Becoming a virtual Change Leader

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Listening to various governments around the world, as they ease lockdown restrictions, those in the knowledge economy (me and you) are going to be working from home for a long time to come. There is no rationale for us to return to our offices, we can do everything we need do from home BUT it is harder, it is more tiring, and it is more dispiriting.

My job is to help teams design, develop and adopt new ways of working. The essence of what I do is:

  • Create a sense of urgency for change, pointing out the advantages of the new way of working and highlighting the disadvantages of how things are done today.
  • Explain how this change links to other changes so that there is a feeling that everything is connected and contributes to an overall improvement.
  • Provide credible answers about the impact of the change, and communicate these in a variety of different ways to appeal to different communication preferences.
  • Create psychological support for trying out the new ways of working without fear of humiliation and blame when mistakes are made.
  • Encourage staff to make lasting changes to their techniques, priorities and work habits so that the change becomes normal.

To be effective, I need to form trusting relationships with those who are impacted by the change. This has become harder, as we have lost the opportunity for informal contact, where we exchange not only work-related information but small insights into our own lives, which develops common bonds and strengthens our feeling of camaraderie.

To build this trust, I return to the results of over 80 interviews I conducted when I wrote the Agile Change Management textbook (the course manual for the Agile Change Agent course). At that time, the views of so many talented change and transformation directors identified these factors:

  • Be reliable – do what you said you were going to do, when you said you would do it;
  • Be predictable – be clear about your values and your positions on different issues so that others can understand your reactions to events;
  • Be congruent – make sure there is consistency between how you ask others to behave and how you behave yourself;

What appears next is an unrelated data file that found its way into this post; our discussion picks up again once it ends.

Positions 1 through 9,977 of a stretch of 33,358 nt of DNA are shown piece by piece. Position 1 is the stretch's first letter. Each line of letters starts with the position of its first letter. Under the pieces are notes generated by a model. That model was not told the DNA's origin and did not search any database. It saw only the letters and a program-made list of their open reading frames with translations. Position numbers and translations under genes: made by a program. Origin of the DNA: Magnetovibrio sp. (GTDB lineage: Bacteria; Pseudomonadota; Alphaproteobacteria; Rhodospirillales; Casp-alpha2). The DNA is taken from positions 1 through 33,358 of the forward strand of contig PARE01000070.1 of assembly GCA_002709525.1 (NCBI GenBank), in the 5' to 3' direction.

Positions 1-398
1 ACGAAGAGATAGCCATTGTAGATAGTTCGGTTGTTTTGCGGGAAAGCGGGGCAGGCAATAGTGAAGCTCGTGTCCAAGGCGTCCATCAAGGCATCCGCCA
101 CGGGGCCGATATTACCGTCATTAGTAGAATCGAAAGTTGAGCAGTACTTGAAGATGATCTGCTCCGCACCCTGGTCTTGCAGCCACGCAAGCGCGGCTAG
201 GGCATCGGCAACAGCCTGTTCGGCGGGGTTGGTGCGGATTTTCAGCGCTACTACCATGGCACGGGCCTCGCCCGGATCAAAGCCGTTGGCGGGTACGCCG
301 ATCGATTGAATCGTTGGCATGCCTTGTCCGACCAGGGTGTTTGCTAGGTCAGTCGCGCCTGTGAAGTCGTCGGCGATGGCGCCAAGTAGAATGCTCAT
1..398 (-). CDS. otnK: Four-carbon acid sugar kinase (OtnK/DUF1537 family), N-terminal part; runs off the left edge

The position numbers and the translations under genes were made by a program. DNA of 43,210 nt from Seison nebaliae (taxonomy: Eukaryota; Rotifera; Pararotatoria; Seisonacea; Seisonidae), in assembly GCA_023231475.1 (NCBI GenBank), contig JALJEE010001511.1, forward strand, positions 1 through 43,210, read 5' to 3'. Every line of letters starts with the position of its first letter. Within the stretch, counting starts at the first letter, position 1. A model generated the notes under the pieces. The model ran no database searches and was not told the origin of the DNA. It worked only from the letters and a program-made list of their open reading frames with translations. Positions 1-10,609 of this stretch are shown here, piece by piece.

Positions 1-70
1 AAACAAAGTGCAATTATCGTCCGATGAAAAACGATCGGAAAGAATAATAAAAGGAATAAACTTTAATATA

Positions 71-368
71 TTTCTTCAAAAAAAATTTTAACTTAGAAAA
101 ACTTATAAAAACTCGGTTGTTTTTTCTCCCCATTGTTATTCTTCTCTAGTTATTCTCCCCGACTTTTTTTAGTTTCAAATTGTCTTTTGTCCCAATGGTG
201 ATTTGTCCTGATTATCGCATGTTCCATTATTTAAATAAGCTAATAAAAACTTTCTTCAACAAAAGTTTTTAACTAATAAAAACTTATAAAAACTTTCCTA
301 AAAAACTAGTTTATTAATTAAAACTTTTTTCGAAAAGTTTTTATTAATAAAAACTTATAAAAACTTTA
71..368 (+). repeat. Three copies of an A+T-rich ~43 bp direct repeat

• Be open – give honest feedback, do not avoid difficult conversations and welcome honest feedback in return;
  • Be loyal – give credit to others for their work and provide your support when it is needed.

Reflecting on them, they have never seemed more important and are guiding how I create my new online relationship building skills.

Reliable – I include in my emails a time when I will reply with my answers, and I stick to it. In the virtual world, a lack of contact can quickly feel like a lack of connection.

Predictable – I explain why something is important and how it will help others things to get done. Without face to face contact I need to be more explicit about my approach, my techniques, my criteria underpinning my decisions because there is no informal contact when I could chat them through it.

Congruent – I am working with a team streamlining interconnected processes to reduce time and effort. It is complex work, where one change triggers lots of other changes. Instead of setting myself up as “the boss” that they report their progress to, the work has been shared among us, so that I can share the pain and make a useful contribution.

Openness – when difficult feedback is needed, I don’t leave it to a “more convenient time”, pretending I can address the issue when we are back working together in the same office. Instead, I make that difficult call “can we talk?” and explain what is on my mind.

Loyalty – when credit is due, even when I call to thank people, I write a note, and explain why what that person did was so helpful, and the positive difference it has made, so they have something tangible to remind them of their achievement.

I would love to hear your thoughts on how you are building your “virtual” relationship building skills, as this is an area that is going to grow in importance and impact as we move towards a new, online normal.